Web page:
Dr Amanda Farley BSc (Hons), PhD, FHEA

Profile picture of Dr Amanda Farley

Institute of Applied Health Research
Senior Lecturer in Public Health and Epidemiology
Director of Post Graduate Research (PGR) Studies for the Institute of Applied Health Research

Contact details

Address
University of Birmingham
Edgbaston
Birmingham
B15 2TT
UK

Dr Amanda Farley is a Senior Lecturer in Public Health and Epidemiology working in the Institute of Applied Health Research. She has over 15 years’ experience of research within the field of public health and teaches epidemiology and research methods on the masters in public health (MPH), undergraduate medical sciences (BMedSc) and undergraduate medicine degree (MBChB) programmes.  Amanda is Director of Post Graduate Research (PGR) Studies for the Institute of Applied Health Research overseeing PhD, MD and MSc studies within the institute.

Amanda’s research interests centre on the development/ testing of interventions to support people to change behaviours that harm health, and quantification of the effects of behaviour change.  In particular, she has significant expertise and track record in the field of tobacco addiction.   She is experienced in conducting systematic reviews, feasibility and full-scale trials and has been lead/co-applicant of funding awarded from the NIHR, MRC and CRUK for work within these fields.

Qualifications

Senior Lecturer in Public Health and Epidemiology:

  • Postgraduate certificate in academic practice (PCAP), 2015
  • PhD in Public Health, University of Birmingham, 2013
  • MPhil in Neurosciences, Brunel University, 2001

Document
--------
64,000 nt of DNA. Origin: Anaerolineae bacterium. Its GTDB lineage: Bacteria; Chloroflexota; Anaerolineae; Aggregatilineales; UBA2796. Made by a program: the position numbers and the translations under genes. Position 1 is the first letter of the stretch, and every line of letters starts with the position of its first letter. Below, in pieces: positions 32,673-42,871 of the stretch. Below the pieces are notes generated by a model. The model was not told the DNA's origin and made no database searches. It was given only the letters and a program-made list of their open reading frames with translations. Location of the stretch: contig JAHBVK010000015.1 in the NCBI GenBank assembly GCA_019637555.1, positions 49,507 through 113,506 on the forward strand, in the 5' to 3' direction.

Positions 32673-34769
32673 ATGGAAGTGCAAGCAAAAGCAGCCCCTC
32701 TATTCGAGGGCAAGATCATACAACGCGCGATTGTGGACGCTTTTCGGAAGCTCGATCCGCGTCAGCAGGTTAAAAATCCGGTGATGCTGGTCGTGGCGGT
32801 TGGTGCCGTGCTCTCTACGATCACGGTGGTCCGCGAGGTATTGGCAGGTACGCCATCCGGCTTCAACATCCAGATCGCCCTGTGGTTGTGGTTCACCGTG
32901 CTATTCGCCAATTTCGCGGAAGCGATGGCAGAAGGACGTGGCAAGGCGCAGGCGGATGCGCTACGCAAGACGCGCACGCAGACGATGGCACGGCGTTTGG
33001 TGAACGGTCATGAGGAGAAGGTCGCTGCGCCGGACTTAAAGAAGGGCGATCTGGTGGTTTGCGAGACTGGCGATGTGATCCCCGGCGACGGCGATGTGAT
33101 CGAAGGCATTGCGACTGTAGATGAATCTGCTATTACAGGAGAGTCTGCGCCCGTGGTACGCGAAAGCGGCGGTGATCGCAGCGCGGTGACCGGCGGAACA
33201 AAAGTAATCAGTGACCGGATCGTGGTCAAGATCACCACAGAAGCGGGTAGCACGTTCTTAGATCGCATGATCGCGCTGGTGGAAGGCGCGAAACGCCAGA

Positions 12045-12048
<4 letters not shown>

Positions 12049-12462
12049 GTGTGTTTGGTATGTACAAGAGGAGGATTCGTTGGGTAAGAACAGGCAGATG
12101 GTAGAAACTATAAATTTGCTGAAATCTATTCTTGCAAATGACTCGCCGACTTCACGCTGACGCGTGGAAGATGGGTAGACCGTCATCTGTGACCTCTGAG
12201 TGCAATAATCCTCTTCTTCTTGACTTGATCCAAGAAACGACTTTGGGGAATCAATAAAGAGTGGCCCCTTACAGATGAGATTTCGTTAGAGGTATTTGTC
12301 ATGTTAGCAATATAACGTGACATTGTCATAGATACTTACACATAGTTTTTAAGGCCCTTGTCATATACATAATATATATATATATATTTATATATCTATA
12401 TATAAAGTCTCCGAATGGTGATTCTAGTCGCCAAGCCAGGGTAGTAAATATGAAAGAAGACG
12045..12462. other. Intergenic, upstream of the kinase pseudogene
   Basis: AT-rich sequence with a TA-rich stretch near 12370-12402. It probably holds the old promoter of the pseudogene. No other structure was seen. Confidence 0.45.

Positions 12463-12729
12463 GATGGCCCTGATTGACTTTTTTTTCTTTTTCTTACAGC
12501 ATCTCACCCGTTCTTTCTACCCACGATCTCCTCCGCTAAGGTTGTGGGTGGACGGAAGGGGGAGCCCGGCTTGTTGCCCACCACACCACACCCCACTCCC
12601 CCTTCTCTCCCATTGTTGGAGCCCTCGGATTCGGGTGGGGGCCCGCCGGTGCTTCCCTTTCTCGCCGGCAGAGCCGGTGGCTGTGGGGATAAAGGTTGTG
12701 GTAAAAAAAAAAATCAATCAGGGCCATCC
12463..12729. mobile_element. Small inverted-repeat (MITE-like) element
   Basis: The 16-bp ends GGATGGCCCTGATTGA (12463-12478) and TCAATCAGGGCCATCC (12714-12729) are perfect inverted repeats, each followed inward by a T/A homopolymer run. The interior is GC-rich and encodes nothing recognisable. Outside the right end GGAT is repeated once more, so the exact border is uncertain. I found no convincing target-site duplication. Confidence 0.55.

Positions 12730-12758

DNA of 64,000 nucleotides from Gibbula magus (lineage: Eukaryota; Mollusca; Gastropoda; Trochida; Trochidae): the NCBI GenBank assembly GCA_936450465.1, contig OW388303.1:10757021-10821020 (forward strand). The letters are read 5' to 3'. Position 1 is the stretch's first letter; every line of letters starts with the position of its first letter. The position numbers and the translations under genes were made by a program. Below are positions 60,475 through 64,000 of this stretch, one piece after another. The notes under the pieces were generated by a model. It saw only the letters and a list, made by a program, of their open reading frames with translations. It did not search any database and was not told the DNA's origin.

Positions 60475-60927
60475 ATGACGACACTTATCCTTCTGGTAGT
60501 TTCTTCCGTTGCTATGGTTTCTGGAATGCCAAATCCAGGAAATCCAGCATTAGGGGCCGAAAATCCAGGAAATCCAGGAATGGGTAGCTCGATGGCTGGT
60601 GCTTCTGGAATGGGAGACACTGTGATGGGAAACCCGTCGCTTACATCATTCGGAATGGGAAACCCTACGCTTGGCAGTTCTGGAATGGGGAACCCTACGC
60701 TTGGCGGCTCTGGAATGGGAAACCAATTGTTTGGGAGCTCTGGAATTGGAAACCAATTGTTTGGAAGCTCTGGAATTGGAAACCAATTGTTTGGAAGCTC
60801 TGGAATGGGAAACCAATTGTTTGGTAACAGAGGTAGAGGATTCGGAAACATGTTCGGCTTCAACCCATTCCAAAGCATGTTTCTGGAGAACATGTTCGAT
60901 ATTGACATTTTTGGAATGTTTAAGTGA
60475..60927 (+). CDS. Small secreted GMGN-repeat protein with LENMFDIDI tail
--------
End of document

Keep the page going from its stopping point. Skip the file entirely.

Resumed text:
• BSc in Neurosciences, University of Central Lancashire, 1999

Biography

Stopping smoking linked to improved mental health

In 2003, Amanda joined the University of Birmingham as a research associate, employed on a HEFCE funded project to evaluate the national expansion of medical schools.  This included a review of admissions processes to medical schools which was published by the BMJ.

In 2005, Amanda joined the behavioural medicine team within the Institute of Applied Health Research to work on a Phase III randomised controlled trial which tested the effectiveness of nortriptyline in combination with nicotine replacement therapy for smoking cessation.  Within this team, Amanda became a UK Centre for Tobacco and Alcohol studies funded Research Fellow and undertook a part time PhD which investigated the supportive care needs of surgical lung cancer patients and the prognostic significance of smoking.  Alongside her PhD, she led and co-applied for funding for projects on smoking cessation, smoking reduction and weight management. 

In 2012, Amanda took up a lecturer post in public health and epidemiology and was promoted to senior lecturer in 2021.  She has led and is involved in teaching at both Masters (MPH) and undergraduate (MBChB, BMedSc) level.   Her research interests centre on supporting people to change behaviours that harm health and on quantifying the benefits of behaviour change. She has over 50 publications and has been lead/co-applicants on grants totalling over £5.5M awarded NIHR, MRC and CRUK for work in these fields.

Teaching

Masters in Public Health (MPH) 

  • Lecturer - Epidemiology, Statistics and Research Methods, Practical Epidemiology and Statistics, Health Promotion module, Systematic Reviews and Evidence Synthesis modules
  • Dissertation supervisor